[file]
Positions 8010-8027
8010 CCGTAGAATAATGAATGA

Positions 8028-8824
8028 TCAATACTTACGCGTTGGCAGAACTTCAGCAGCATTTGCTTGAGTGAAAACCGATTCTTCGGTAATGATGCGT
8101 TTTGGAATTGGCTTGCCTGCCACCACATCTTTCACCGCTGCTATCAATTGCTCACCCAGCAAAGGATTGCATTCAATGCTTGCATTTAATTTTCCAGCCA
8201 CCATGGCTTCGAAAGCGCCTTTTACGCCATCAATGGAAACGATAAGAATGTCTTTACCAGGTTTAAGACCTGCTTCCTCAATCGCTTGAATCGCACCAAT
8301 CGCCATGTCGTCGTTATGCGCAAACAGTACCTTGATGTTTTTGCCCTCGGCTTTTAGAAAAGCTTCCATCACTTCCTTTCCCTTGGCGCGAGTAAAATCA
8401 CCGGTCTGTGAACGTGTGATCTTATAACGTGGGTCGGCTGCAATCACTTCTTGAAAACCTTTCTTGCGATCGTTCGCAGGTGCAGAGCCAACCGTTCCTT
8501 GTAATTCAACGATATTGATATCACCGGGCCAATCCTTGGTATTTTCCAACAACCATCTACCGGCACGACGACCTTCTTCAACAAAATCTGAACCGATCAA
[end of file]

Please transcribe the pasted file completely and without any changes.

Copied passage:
Positions 8010-8027
8010 CCGTAGAATAATGAATGA

Positions 8028-8824
8028 TCAATACTTACGCGTTGGCAGAACTTCAGCAGCATTTGCTTGAGTGAAAACCGATTCTTCGGTAATGATGCGT
8101 TTTGGAATTGGCTTGCCTGCCACCACATCTTTCACCGCTGCTATCAATTGCTCACCCAGCAAAGGATTGCATTCAATGCTTGCATTTAATTTTCCAGCCA
8201 CCATGGCTTCGAAAGCGCCTTTTACGCCATCAATGGAAACGATAAGAATGTCTTTACCAGGTTTAAGACCTGCTTCCTCAATCGCTTGAATCGCACCAAT
8301 CGCCATGTCGTCGTTATGCGCAAACAGTACCTTGATGTTTTTGCCCTCGGCTTTTAGAAAAGCTTCCATCACTTCCTTTCCCTTGGCGCGAGTAAAATCA
8401 CCGGTCTGTGAACGTGTGATCTTATAACGTGGGTCGGCTGCAATCACTTCTTGAAAACCTTTCTTGCGATCGTTCGCAGGTGCAGAGCCAACCGTTCCTT
8501 GTAATTCAACGATATTGATATCACCGGGCCAATCCTTGGTATTTTCCAACAACCATCTACCGGCACGACGACCTTCTTCAACAAAATCTGAACCGATCAA